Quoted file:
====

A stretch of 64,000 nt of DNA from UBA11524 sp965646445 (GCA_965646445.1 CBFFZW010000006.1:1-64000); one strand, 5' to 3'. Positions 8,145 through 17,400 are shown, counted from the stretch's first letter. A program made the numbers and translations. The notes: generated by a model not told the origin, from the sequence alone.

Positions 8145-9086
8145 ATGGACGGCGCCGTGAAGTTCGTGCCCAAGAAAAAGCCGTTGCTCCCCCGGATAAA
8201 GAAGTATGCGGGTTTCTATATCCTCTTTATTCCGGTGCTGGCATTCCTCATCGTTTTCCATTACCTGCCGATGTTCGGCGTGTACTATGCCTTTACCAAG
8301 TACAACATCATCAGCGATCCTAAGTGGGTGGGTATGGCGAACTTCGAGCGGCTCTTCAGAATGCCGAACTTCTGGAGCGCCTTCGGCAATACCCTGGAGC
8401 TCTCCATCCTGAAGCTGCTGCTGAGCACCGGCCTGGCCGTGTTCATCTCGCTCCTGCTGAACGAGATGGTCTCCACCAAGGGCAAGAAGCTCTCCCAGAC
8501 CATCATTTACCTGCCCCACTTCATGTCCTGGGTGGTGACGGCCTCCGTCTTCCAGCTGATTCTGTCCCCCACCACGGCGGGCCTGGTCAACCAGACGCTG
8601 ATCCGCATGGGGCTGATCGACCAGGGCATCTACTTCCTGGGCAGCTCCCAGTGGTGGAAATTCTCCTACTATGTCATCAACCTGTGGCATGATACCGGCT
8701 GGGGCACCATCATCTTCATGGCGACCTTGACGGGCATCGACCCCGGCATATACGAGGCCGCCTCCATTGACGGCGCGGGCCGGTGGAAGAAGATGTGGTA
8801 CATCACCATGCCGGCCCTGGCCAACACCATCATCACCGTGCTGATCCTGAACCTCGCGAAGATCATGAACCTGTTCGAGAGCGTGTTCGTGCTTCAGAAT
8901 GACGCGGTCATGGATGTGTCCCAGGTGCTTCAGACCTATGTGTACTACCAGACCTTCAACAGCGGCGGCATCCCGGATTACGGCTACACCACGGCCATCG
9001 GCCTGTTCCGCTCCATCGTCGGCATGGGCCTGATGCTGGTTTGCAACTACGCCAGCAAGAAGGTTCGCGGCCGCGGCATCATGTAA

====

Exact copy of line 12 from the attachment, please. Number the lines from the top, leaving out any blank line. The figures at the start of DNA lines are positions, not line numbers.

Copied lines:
9001 GCCTGTTCCGCTCCATCGTCGGCATGGGCCTGATGCTGGTTTGCAACTACGCCAGCAAGAAGGTTCGCGGCCGCGGCATCATGTAA